Cheyenne was established in response to community desire to have a "back to basics" or traditional school. The core philosophy is academics and less pull out from class time. At Cheyenne, learning and maximum class time go hand in hand. Cheyenne administrators researched other traditional schools in the valley and modeled Cheyenne's curriculum from the schools. At the forefront of the traditional school curriculum are the Spalding Language Arts and Saxon Mathematics programs. Spalding provides students with a total language approach with its integrates instruction in listening, speaking, spelling, writing, and reading. The Saxon philosophy believes that the most effective way for students to learn is through gentle development of concepts and the practice of those concepts extended over a considerable period of time. These two programs are essential building blocks for the foundation of teaching language arts and mathematics through a traditional model.
Each class is teacher directed, yet student focused. Cheyenne stresses participation and support for the school's philosophy from each family. Parents enrolling their children at Cheyenne sign an Informed Statement of Support for the programs offered at Cheyenne.
The Saxon Mathematics program is designed with two learning methods at its core: incremental development and continual review. Incremental development is the introduction of topics in easily understandable pieces (increments), permitting the assimilation of one facet of a concept before the next facet is introduced. Continual review is simply that; all previously learned material is reviewed in every lesson for the entire year. Topics are never dropped, but are instead increased in complexity and practiced every day. Continual review provides the time required for concepts to become totally familiar.
The Saxon philosophy believes that the most effective way for students to learn is through gentle development of concepts and the practice of those concepts extended over a considerable period of time. As concepts become familiar and the requisite skills become automated, learning becomes a game at which students can succeed and through which they find satisfaction and self-worth. More importantly, the automation of fundamental skills frees students' minds to consider the concepts on a more abstract level.
(Visit the Saxon Publishers website for examples and information at: www.saxonpub.com)
Spalding Language Arts
The Spalding Method is the center of the language arts program at Cheyenne. Spalding provides students with a total language approach because it integrates instruction in listening, speaking, spelling, writing, and reading.
Listening and speaking instruction begin immediately as phonograms are introduced. Children are seeing, hearing, repeating and writing the sounds they are taught. Spelling instruction is given by using the phonograms to sound out each word. Children hear the phonograms and repeat their sounds as they write them to form words. The Spalding Method for learning to spell is both visual and auditory and shows the students how phonograms are represented in each word. Handwriting instruction is also integrated into the multi-sensory process of learning how to spell. Students are taught precisely how to form each letter.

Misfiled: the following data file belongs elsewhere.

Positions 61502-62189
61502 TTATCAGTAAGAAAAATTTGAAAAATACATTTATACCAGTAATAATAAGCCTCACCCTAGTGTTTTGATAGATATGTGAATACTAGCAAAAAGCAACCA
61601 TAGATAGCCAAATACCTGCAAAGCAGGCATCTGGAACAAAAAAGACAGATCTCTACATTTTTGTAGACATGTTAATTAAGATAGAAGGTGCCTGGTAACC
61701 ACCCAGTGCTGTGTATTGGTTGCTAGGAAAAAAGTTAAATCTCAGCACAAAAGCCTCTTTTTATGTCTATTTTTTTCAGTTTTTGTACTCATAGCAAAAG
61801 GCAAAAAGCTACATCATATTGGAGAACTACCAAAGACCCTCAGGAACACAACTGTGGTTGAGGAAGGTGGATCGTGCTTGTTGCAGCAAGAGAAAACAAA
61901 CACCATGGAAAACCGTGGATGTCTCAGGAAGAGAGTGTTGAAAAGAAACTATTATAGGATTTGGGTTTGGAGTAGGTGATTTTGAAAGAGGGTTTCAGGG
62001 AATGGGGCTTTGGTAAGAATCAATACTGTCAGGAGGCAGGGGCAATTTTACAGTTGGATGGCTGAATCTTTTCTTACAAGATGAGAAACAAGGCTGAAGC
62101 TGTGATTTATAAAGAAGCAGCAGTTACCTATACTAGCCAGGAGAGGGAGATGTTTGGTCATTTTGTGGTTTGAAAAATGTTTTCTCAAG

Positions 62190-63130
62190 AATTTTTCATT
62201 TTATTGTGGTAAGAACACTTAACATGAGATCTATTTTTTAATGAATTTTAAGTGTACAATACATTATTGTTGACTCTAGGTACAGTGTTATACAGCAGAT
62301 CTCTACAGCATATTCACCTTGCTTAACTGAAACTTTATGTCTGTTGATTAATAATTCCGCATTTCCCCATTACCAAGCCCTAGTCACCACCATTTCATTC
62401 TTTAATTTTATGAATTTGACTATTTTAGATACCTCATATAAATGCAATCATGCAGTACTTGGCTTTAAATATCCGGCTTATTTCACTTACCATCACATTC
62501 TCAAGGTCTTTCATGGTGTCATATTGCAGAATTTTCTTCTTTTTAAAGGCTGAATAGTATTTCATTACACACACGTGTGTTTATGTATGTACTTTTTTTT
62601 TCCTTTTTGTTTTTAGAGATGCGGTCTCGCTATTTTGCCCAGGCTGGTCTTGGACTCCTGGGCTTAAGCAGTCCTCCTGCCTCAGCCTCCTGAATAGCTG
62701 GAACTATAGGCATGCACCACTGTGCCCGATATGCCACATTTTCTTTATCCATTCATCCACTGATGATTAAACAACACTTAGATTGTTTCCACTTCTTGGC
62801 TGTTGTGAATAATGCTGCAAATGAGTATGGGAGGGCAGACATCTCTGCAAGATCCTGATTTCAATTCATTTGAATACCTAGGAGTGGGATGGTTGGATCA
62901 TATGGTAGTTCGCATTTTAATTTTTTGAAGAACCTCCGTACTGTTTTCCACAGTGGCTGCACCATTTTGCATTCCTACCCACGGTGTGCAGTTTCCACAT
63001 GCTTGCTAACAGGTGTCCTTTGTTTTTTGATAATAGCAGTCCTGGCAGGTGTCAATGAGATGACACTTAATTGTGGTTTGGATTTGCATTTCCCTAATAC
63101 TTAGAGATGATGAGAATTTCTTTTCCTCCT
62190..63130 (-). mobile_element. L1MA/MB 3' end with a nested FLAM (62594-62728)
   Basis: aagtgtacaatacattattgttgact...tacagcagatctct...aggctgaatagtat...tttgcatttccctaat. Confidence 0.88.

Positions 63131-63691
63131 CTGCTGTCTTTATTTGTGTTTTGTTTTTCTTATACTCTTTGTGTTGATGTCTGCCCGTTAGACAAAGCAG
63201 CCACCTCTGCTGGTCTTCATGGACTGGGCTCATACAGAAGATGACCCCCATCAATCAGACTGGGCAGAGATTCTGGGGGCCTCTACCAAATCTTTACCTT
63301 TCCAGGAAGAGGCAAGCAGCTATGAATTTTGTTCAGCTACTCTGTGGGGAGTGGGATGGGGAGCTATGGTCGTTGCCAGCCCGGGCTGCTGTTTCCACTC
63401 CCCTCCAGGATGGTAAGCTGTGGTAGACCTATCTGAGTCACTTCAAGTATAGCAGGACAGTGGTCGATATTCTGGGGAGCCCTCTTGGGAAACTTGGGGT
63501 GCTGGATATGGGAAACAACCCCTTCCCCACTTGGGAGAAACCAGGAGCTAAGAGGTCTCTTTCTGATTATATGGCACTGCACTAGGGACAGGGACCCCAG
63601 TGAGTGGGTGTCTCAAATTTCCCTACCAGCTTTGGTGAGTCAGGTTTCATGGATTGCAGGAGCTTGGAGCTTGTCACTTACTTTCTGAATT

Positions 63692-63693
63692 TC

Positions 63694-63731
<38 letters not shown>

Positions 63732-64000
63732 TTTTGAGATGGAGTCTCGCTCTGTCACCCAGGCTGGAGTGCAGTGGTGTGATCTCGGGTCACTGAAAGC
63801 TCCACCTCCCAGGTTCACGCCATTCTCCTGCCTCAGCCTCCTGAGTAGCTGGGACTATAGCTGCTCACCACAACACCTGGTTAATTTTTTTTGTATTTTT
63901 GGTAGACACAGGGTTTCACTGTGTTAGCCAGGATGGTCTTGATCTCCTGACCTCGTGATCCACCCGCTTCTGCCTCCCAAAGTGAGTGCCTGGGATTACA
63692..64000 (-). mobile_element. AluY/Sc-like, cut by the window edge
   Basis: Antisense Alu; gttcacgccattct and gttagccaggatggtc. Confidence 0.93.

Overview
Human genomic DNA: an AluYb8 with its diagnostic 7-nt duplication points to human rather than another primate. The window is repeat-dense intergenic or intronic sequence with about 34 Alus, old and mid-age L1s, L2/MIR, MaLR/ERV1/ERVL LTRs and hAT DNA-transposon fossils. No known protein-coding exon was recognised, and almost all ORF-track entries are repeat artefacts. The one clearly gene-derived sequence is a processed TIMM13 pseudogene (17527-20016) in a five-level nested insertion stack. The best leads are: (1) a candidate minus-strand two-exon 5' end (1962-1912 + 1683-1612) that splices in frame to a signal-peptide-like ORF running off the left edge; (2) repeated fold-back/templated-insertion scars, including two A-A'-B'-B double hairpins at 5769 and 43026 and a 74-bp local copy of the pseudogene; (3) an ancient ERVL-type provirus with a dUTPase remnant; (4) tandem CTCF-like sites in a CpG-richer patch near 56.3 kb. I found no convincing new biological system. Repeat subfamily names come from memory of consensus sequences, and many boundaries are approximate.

Another component of the Spalding Method is writing instruction. Writing instruction is critical because it reinforces word meanings, applies knowledge of English rules, teaches higher-level thinking and enhances analytical reading. Learning to revise and critically analyze their own writing provides students with skills that increase their understanding. Creativity improves during the writing process because students are free to concentrate on the message rather than handwriting and spelling that are taught at another time. Instruction begins with learning the critical attributes of sentence construction and the application of spelling and language rules. Students are provided with direct instruction and time to practice the elements of narrative and informative paragraphs.
Teacher directed instruction in reading comprehension is also a component of the Spalding Method. Students learn to enjoy quality literature and analyze the characteristics that make a piece of writing exemplary. During reading comprehension instruction, students learn that authors have different purposes for writing and ways of organizing their ideas. The importance of direct instruction in reading comprehension is that it fosters a love of reading and teaches the mental actions needed for organizing the content being read. Fundamental comprehension skills include the student's ability to make connections, predict, summarize and reformat information.
The philosophy of the Spalding Method focuses on the whole child. The visual, auditory, and kinesthetic activities in each lesson provide students with the opportunity to learn through many different channels. This multi-sensory approach is designed specifically to enhance retention of information learned.
(Visit the Spalding website for more information at: www.spalding.org)